Surprise! A fire is raging that you didn’t see coming. Cue the fire drill, with all hands on deck rushing to react. Companies that are constantly caught by surprise risk developing a “fire drill culture” that lurches from one problem to the next. Even with talented firemen and firewomen solving today’s problems, this is a reactionary mechanism that takes eyes and time away from higher value activities (those that create long-term value).
Since we are discussing FP&A, we’re limiting this discussion to surprises that could otherwise be avoided. Nobody would claim that finance capabilities alone can fully insulate you from a natural disaster, global pandemic, field accident, equipment malfunction, etc. However, getting into a liquidity jam, experiencing an inventory shortage, or failing to meet production timeline commitments are all types of “fires” that data analytics and forecasting can help you avoid.
Even if you or team leaders have daily oversight and an intuitive feel over everything that could lead to these types of fires, institutionalizing business intelligence, forecasting, and scenario analysis processes reduces key man and turnover risk. Sometimes the biggest fire drills are due to knowledge walking out the door. This can have a dramatic impact on your operations, your finances, and the value of your business! Fire prevention has value beyond minimizing the damages of a blaze.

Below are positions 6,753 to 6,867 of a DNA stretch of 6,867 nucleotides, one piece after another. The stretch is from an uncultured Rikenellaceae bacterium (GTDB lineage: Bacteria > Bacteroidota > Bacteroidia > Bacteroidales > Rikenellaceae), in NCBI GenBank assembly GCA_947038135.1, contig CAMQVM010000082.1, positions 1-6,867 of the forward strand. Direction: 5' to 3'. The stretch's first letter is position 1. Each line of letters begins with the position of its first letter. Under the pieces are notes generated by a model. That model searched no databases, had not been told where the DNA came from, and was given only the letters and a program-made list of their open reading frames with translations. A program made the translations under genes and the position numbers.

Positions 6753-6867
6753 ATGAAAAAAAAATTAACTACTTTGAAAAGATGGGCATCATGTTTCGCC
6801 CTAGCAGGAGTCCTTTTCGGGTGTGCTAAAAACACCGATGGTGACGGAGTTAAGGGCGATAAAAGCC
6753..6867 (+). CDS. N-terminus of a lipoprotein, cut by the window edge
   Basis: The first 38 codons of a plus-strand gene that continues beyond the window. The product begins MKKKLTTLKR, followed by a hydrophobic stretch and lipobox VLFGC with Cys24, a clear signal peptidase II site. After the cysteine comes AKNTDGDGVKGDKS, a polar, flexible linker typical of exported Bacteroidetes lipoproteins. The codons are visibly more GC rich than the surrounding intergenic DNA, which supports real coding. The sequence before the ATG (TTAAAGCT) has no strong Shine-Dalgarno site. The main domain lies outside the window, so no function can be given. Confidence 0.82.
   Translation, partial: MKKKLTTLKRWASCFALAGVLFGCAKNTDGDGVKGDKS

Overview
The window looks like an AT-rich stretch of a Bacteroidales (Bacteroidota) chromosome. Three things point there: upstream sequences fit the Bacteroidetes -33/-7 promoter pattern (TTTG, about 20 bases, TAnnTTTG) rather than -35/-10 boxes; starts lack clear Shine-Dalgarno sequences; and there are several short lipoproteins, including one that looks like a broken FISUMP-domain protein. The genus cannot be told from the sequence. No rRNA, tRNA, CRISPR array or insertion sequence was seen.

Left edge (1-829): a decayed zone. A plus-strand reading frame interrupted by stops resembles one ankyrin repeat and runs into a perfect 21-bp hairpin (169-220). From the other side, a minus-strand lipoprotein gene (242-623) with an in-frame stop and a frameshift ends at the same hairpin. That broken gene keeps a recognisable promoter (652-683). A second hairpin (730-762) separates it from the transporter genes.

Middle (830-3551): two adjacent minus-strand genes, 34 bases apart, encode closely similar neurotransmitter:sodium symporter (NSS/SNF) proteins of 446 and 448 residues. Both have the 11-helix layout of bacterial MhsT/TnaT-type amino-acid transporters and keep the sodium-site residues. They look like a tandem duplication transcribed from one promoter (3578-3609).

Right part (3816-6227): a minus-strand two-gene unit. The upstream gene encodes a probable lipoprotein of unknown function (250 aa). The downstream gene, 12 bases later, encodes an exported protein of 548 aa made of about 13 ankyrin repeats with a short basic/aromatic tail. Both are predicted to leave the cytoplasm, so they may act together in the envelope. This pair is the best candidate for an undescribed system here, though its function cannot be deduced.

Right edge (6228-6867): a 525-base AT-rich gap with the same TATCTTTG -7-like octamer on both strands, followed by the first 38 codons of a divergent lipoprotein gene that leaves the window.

Getting Deals Done, On Terms and On Time
FP&A’s finance function counterpart, corporate finance, is focused on debt/equity financing and mergers, acquisitions, and divestitures (M&A). Corporate finance is its own arrow, but it is stating the obvious that access to flexible, cost-efficient capital and transaction process experience are positives and competitive advantages. What is less known is the role FP&A capabilities play in these processes.
Transactions are a lot of work, taking critical leaders away from their day jobs to “deal with the deal.” The worst? Deals that get re-traded to lower economic terms and that take longer than originally anticipated. Arguably, those outcomes are worse than a deal not happening at all, because if you figure out early that parties should walk away, there is value in getting to that answer as quickly as possible.
Deals are really about two things: the assessment of performance to date, and the outlook. If I am buying, I want to know what I’m getting and what my prospects are. FP&A is a primary credibility driver for both. Performance analytics, driver-based forecasting, repeatable and scale-able data processes, and teams versed in using these capabilities to drive decision-making and accountability.
Every business wants to do a deal based on the terms and timeline in a letter of intent (LOI). Yet, how many actually happen on that basis? The saying goes “it never gets better than the LOI” so deals that happen on terms and on time are huge wins all around for every stakeholder. FP&A is a critical arrow in the quiver to identify potential risks and opportunities, and inspire credibility in your team, business, and outlook.